Alexandria City Public Schools (ACPS) has implemented eco-friendly building practices for years, constructing T.C. Williams High School as a green building, which earned the LEED Gold distinction. As the school system embarks on a plan to renovate existing facilities, it is using the 54-year old Minnie Howard campus as a working laboratory for sustainable building technologies, assessing both the performance and cost-benefits.
Hays Large Architects and b2E Consulting Engineers, P.C. worked with ACPS to merge several sustainable building technologies to create one of the more energy-efficient systems in the country.
The combination of solar technologies with REHAU’s RAUGEO ground loop heat exchange system is estimated to slash the school’s natural gas consumption by 66%.
The well field for the RAUGEO ground loop heat exchange system is located under the school’s parking lot, plunging 300 ft (90 m)below the earth’s surface to take advantage of the consistent underground temperatures for heating and cooling the school.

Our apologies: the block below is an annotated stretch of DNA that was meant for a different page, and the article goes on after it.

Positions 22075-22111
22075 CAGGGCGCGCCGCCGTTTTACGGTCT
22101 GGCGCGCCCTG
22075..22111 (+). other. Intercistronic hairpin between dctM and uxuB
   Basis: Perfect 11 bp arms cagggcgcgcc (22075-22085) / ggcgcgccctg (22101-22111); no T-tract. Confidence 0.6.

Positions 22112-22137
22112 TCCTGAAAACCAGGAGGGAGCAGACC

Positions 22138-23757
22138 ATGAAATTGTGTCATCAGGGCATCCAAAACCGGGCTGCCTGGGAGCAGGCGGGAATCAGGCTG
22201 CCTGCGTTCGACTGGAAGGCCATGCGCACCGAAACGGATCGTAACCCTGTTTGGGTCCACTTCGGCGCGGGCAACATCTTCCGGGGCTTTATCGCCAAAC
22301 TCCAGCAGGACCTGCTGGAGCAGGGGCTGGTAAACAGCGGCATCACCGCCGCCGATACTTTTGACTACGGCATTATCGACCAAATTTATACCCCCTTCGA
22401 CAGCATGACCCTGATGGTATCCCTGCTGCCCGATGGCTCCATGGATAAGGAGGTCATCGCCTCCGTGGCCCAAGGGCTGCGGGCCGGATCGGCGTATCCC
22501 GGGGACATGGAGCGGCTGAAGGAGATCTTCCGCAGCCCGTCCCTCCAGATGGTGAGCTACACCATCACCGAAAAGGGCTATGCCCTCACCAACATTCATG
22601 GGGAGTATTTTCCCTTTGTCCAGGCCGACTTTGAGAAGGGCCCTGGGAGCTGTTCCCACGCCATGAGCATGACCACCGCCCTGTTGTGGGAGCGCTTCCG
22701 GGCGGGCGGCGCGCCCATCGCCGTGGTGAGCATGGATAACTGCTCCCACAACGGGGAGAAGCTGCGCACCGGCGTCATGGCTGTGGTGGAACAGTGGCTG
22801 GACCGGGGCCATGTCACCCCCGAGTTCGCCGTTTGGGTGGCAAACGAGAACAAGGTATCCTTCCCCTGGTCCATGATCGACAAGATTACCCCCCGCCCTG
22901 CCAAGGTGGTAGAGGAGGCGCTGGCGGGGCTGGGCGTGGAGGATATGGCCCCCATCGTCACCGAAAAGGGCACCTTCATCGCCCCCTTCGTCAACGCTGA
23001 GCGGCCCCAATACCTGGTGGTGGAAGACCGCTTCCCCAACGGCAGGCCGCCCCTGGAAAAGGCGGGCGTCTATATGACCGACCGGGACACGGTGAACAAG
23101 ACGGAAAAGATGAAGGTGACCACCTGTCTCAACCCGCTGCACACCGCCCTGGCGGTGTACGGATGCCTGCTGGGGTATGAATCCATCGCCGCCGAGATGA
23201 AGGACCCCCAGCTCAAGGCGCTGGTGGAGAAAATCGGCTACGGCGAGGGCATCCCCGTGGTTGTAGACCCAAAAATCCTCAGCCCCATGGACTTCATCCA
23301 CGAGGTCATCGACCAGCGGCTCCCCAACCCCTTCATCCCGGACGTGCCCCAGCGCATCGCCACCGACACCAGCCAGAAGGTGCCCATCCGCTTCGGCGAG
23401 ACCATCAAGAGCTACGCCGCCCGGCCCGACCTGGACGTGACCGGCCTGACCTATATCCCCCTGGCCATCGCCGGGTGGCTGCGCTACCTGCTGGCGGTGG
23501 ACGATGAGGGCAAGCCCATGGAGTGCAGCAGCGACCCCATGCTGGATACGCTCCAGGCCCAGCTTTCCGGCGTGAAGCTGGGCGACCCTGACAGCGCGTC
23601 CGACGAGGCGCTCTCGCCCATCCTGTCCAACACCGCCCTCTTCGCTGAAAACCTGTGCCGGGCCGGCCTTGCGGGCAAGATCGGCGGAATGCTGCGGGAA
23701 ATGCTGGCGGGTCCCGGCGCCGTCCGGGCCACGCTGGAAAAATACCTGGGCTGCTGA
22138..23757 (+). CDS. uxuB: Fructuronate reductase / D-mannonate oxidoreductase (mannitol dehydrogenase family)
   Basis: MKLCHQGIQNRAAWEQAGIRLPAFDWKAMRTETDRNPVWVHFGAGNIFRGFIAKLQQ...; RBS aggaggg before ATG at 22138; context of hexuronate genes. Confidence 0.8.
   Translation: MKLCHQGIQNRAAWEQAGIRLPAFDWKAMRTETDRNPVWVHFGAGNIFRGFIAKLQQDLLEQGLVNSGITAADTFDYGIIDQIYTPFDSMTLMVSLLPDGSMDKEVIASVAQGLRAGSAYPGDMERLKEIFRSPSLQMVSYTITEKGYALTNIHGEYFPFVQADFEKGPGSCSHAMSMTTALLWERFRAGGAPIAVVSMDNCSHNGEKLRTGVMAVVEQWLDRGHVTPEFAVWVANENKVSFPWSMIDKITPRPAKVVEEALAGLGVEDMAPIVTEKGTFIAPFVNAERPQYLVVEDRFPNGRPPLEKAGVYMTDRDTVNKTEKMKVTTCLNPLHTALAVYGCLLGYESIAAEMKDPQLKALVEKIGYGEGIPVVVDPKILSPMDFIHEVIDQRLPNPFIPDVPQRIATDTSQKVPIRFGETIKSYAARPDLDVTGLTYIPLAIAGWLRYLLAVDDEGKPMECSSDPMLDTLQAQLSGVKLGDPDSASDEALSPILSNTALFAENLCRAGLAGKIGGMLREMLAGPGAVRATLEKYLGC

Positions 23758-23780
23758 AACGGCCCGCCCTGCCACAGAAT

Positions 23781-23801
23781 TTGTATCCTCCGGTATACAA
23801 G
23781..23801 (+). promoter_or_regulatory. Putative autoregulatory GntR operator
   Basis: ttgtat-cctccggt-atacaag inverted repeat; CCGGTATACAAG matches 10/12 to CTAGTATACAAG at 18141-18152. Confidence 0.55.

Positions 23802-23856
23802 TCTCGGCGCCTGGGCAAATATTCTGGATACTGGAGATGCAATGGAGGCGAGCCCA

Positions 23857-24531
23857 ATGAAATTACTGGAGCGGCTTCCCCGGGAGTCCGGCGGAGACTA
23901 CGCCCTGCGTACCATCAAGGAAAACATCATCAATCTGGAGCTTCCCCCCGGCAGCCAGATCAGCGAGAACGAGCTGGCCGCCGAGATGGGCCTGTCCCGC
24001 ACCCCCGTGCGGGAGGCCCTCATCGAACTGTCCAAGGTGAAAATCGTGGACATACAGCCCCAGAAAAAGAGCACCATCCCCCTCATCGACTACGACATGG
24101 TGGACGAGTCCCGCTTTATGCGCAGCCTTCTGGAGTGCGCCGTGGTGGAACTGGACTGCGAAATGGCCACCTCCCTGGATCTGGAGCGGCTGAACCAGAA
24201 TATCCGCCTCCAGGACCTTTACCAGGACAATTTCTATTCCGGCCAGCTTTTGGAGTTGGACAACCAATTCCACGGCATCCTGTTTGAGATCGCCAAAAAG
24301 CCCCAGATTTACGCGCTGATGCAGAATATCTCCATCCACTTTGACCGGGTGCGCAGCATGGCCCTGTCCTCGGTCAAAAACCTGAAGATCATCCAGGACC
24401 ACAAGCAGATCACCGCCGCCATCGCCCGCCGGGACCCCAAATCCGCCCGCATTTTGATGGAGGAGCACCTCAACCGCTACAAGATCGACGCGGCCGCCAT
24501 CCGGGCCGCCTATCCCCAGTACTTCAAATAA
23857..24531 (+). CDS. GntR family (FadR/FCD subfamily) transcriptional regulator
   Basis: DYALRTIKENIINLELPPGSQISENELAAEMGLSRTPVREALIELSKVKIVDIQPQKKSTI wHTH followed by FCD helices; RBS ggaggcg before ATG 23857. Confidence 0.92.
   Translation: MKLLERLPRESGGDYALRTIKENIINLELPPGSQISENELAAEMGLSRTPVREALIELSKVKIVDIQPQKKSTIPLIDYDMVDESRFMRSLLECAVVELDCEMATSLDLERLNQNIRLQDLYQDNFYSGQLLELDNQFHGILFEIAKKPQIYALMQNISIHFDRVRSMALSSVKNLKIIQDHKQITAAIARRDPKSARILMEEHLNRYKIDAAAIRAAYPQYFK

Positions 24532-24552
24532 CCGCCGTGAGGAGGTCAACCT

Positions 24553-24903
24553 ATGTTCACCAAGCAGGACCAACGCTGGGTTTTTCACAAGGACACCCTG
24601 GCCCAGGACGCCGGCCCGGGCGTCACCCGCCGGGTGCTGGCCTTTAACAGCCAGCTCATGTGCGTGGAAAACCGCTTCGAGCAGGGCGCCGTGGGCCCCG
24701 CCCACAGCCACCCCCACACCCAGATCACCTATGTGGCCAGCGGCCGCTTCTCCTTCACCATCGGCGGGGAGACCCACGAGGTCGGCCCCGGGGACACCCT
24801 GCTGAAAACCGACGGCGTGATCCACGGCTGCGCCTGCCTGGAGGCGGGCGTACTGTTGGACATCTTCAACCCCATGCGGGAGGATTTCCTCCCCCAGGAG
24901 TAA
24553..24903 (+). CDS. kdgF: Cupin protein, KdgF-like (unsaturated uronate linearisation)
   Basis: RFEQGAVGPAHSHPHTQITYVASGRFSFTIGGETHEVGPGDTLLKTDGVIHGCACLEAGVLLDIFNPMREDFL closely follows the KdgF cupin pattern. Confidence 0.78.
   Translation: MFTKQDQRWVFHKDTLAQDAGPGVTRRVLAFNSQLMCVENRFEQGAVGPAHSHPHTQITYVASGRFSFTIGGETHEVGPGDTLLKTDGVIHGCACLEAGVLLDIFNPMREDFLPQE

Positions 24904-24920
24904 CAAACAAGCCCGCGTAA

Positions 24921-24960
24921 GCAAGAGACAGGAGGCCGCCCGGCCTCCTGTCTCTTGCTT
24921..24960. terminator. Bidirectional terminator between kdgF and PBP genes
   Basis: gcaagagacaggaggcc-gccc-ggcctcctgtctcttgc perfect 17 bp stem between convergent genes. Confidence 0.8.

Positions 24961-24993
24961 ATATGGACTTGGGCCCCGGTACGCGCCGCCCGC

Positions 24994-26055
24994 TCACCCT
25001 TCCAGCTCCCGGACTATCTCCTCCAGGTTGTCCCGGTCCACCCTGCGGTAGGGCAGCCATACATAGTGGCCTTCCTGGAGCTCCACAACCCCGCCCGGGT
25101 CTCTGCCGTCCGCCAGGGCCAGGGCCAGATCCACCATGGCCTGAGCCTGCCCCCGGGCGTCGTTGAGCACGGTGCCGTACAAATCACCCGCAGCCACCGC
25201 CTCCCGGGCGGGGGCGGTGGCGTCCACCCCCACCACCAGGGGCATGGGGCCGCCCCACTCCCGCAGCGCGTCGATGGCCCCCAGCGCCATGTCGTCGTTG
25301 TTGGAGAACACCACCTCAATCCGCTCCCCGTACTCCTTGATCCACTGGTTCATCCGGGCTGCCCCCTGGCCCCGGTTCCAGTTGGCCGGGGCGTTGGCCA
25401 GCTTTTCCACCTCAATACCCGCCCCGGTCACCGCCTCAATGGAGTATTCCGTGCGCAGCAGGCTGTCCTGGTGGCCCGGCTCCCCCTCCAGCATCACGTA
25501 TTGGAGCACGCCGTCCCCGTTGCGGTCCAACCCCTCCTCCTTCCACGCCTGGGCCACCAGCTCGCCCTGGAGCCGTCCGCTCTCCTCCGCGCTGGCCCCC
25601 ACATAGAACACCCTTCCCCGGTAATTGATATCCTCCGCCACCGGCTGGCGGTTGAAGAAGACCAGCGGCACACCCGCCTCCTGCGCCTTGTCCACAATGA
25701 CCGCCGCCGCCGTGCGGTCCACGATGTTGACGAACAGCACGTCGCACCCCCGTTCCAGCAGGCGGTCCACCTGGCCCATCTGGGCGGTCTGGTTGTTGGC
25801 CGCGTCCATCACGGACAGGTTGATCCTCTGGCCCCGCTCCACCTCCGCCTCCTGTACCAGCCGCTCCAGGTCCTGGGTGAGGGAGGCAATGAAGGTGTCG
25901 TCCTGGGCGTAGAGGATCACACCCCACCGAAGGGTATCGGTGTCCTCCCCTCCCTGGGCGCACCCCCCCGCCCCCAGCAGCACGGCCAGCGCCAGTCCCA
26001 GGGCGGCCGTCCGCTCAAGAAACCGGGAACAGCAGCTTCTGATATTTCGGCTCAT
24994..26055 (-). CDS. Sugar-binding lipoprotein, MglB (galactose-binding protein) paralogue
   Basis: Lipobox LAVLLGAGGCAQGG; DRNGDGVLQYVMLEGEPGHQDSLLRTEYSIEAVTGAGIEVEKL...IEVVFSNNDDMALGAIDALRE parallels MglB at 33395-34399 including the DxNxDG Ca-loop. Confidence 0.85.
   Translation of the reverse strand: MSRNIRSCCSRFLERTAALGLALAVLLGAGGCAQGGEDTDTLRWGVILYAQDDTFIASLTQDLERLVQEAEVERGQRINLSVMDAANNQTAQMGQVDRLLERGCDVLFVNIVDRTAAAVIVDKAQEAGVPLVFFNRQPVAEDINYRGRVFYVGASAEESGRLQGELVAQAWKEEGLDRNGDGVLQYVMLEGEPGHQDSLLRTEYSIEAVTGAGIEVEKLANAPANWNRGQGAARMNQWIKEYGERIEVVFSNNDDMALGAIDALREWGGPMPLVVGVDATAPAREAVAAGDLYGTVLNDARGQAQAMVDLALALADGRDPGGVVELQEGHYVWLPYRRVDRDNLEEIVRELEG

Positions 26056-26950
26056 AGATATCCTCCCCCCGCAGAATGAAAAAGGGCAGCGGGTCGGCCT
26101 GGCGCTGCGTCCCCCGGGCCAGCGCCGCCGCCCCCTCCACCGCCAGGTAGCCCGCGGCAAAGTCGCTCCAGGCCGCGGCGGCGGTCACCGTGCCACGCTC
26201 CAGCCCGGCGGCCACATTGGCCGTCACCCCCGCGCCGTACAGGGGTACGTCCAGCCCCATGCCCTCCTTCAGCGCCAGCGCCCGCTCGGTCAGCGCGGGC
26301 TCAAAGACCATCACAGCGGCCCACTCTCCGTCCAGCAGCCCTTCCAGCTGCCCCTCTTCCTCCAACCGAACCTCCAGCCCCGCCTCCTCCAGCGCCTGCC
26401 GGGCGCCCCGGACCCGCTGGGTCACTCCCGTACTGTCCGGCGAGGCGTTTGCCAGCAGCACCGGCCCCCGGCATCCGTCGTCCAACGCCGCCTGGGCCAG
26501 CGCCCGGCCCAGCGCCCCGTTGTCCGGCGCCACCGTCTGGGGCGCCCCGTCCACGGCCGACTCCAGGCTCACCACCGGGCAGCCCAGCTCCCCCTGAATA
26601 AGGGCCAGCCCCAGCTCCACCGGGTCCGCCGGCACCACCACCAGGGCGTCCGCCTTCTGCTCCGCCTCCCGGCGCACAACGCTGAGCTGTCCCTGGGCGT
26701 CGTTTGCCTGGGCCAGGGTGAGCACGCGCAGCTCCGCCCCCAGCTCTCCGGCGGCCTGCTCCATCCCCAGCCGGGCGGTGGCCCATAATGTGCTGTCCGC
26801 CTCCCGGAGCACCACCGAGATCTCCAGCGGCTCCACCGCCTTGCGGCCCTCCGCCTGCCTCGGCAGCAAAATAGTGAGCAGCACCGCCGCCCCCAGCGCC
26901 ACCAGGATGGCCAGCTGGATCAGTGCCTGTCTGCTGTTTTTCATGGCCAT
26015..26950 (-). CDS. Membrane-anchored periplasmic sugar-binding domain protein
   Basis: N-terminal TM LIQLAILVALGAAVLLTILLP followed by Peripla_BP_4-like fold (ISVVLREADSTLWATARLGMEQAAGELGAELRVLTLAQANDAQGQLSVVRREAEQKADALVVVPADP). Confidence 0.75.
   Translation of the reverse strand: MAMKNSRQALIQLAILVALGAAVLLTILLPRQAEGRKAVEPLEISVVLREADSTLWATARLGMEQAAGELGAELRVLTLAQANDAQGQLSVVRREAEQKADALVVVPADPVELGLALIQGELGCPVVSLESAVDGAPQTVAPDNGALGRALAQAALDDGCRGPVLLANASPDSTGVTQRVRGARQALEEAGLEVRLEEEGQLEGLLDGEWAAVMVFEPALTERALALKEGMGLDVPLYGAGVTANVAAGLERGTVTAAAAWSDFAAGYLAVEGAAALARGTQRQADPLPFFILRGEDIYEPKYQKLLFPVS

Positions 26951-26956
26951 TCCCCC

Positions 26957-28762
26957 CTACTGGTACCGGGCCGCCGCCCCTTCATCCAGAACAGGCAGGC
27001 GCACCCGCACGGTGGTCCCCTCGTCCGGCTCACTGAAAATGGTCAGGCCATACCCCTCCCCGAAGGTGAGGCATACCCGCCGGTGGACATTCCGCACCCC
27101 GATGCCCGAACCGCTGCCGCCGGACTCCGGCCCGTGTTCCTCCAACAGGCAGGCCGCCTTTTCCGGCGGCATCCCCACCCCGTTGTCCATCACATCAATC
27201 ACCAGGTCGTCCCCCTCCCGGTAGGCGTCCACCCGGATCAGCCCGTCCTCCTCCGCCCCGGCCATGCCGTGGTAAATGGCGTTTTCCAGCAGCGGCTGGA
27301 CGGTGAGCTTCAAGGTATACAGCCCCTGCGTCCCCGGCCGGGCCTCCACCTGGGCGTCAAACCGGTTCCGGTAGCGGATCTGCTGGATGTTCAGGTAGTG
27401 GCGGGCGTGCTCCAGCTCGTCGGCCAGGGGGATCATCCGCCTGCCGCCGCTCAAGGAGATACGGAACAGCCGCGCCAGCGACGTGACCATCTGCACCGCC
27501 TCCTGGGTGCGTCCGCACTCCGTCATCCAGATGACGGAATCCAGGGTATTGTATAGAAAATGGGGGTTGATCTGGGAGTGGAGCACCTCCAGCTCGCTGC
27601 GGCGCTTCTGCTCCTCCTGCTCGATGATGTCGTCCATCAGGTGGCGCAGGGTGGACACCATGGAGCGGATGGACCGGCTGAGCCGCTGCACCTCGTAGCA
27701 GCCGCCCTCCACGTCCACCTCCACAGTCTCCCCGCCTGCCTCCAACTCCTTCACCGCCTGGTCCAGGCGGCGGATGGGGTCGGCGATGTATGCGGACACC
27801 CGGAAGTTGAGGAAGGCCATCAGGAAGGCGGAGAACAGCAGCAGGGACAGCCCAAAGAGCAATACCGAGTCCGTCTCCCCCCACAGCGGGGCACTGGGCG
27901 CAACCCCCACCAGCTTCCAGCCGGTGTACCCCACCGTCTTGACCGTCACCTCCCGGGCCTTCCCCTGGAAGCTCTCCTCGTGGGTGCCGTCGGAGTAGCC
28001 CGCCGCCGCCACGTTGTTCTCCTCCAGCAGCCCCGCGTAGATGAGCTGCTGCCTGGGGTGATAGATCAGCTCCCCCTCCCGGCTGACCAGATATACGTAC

The 65-borehole installation of REHAU PEXa pipe was fitted with RAUGEO Double U-bends for greater energy extraction. The strong, yet flexible PEXa pipe is bent 180° and cast in a fiberglass-reinforced polyester tip, resulting in a rugged U-bend that resists damage during installation and eliminates risks associated with underground joints.
A heat transfer fluid circulates through the PEXa pipes, taking heat from the building during cooling, and dispersing it in the earth. When heating, it works in reverse, collecting naturally stored heat and delivering it to the structure.
The system was designed so that each borehole is individually connected to a series of REHAU polymer manifolds, located in five easily accessible vaults for enhanced control of each borehole.
The RAUGEO system is anticipated to contribute to a more than $400,000 life cycle cost savings over the next 20 years, as well as reduce greenhouse gases by 110,000 lbs of CO2 per year.
Linking the sustainable building technology concepts to its ninth-grade curriculum offers students real-world applications, turning the more than 700 students who inhabit the building each day into scientists. An Energy Dashboard – a large interactive display in the lobby – allows students to monitor energy and resource use in real time, leading to awareness and reduced consumption.
Read more about Engineering a Sustainable School by Bruce Beddow, PE, b2E Consulting Engineers P.C.